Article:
Moreover, we should say that in most cases those who live ‘in their own world’ are ignorant of the existence of any other. They not only do not understand the nature of other worlds—they do not even know that there is another world to understand. Instead, the American looks at the Muslim with utter confusion and judges him as if he is an American with an American conscience, American motivations, American sentimentality, and an American outlook, which is to say he judges him horribly.

For the American, all men are everywhere the same: humanity is homogenous. Mankind is American, or would be if they were not misled to be something sub-American. It is this arrogant superficiality about men and their worlds which leads him to do some much violence to the people of other countries, and all the while he tells himself that he is ‘saving’ them via proselytism, whether that proselytism is religious or in the form of economic ‘development.’

What is real for the Brahmana?

The Brahmana, the contemplative and purely intellectual type, which typically coincides with the sacerdotal function, the transcendent is what is real. Life, even his own life, or especially his own, is relative, not as an abstract notion but as a matter of intuition and immediate perception. He experiences all changing and temporal things as ‘less real’. When it is said that the world is an illusion, for the Brahmana this is merely a way of enunciating his basic experience of life: it is not, as it is for men of a different temperament, merely an imaginative device useful for spiritual discipline but contrary to experience. We say that his inner disposition is contemplative because he is by nature withdrawn from the world and from life and turned inward and upward toward the Principle. He values sacred knowledge (as opposed to profane knowledge and erudition) above all else.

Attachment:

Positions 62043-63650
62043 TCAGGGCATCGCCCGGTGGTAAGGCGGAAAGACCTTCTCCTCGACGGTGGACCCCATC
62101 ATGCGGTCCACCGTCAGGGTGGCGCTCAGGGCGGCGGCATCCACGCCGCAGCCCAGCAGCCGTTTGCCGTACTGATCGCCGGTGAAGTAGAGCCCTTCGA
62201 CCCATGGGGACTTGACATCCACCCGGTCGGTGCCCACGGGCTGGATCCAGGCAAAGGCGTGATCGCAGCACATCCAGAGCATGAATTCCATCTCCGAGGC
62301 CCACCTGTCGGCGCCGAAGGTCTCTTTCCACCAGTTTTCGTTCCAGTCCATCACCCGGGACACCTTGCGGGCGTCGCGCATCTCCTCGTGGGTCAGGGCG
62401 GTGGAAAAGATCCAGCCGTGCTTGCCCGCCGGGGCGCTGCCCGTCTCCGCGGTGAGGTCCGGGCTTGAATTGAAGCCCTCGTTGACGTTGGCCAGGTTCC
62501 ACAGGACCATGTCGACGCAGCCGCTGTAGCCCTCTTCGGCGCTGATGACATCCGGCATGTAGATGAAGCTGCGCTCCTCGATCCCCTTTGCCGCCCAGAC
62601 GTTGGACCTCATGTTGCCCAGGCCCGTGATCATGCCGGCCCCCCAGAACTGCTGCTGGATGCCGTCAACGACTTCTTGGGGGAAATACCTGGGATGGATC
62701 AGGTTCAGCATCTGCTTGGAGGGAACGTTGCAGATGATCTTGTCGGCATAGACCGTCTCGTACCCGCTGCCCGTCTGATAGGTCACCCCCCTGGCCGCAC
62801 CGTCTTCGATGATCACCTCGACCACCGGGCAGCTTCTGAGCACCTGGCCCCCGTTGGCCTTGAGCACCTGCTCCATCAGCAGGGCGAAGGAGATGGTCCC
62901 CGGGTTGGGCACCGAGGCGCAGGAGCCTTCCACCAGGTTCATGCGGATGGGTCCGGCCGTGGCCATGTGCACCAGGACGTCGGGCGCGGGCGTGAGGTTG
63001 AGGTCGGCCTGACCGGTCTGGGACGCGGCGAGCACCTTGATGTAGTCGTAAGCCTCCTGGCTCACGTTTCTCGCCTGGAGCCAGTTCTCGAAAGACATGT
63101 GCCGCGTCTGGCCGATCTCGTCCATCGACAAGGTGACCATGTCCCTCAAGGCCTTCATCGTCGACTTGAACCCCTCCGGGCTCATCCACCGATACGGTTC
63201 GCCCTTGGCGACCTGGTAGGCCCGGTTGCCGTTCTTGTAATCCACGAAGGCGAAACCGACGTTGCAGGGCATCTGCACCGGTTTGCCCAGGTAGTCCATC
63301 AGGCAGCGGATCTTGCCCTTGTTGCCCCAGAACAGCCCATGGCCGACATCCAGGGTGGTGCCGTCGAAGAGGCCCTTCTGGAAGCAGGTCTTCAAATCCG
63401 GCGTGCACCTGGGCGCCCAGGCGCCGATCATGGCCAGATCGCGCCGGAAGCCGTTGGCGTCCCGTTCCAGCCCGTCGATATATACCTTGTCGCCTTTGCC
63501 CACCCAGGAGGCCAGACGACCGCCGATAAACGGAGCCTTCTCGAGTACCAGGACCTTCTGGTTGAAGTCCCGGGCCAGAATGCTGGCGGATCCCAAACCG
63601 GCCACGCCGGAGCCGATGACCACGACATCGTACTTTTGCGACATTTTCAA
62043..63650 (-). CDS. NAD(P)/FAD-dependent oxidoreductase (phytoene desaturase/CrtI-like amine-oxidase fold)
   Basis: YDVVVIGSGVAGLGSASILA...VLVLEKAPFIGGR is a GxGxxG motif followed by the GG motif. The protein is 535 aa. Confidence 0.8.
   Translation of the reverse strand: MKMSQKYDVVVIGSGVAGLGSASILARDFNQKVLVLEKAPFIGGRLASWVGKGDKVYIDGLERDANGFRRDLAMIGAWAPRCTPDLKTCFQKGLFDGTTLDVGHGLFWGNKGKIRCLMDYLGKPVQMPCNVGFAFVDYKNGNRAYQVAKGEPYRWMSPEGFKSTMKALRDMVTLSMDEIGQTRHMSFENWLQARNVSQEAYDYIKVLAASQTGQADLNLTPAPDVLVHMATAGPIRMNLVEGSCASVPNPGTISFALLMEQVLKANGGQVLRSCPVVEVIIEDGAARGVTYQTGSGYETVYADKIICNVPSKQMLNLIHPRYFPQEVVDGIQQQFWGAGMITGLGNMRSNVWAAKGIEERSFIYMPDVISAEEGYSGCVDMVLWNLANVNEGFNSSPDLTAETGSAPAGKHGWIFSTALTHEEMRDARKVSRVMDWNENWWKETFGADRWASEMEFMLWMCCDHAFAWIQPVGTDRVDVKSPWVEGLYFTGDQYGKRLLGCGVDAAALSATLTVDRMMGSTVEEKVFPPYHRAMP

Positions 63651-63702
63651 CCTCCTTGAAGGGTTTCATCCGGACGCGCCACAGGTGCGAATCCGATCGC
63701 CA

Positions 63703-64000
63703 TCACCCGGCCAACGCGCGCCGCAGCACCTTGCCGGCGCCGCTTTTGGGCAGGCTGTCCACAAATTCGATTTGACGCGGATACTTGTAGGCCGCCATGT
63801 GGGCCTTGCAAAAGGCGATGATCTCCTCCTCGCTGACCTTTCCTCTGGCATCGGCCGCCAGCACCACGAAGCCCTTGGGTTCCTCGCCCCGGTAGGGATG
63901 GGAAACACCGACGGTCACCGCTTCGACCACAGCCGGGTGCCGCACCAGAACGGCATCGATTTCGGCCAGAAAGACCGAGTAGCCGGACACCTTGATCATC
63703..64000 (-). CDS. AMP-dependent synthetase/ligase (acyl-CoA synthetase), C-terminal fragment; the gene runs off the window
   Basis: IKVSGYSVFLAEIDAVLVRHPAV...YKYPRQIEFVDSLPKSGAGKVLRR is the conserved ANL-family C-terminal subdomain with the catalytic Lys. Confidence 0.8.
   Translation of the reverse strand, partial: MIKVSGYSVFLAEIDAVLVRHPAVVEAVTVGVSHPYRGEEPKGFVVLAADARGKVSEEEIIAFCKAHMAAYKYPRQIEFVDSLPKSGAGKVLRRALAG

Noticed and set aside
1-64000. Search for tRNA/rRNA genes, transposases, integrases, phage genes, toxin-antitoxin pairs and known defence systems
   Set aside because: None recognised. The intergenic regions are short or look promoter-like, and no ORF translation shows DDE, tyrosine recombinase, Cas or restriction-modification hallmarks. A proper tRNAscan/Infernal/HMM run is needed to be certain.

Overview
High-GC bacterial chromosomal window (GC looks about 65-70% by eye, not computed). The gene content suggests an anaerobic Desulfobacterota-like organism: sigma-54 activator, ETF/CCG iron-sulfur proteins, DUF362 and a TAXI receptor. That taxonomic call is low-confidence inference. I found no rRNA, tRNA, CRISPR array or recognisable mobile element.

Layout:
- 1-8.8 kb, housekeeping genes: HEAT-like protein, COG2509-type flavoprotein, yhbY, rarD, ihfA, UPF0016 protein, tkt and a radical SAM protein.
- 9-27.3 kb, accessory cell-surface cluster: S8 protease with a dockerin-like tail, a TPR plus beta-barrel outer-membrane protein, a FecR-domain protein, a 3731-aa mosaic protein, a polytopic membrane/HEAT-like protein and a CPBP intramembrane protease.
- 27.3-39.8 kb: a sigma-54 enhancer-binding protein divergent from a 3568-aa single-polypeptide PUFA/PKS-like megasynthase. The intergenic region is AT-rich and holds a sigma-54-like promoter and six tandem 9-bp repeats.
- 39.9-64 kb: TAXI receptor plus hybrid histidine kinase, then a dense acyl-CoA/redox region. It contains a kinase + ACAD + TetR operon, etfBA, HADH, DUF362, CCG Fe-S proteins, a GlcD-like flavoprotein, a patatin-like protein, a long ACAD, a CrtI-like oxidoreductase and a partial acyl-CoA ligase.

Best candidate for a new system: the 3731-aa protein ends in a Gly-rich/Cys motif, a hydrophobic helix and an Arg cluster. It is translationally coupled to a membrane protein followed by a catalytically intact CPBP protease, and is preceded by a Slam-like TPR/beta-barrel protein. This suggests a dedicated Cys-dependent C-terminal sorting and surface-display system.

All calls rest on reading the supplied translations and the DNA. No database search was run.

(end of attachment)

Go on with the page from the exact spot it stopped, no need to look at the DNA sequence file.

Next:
What is real for the Kshatriya?

The Kshatriya is the man of action, and for him, although his intellect may be powerful and spiritual sense quite developed, it is action that is most real. After all, it is action which determines things, and is not God the first mover, without whom nothing would be made? For the man of action, the highest pursuits are not inner or contemplative but external and expansive, and are enunciated in terms of virtue and glory and character. He is concerned less about the nature of reality than the influence he could exert upon it. This is why the Kshatriya coincides with the royal function and its representatives serve as rulers of the temporal order. And yet without knowledge, action is blind, and so the Kshatriya, despite its superior power of action, must be hierarchically subordinate to the Brahmana.

We will remark here that the Kshatriya presents himself as a de facto materialist, in the sense that his pursuits are necessarily bound up with the material order. What we mean to say is that he is a materialist only accidentally and not by nature. Action is primary, and he makes use of the material world in order to realize himself via action. His values are non-material and ‘noble,’ hence the name ‘nobility.’ This distinguishes the Kshatriya from the Vaishya.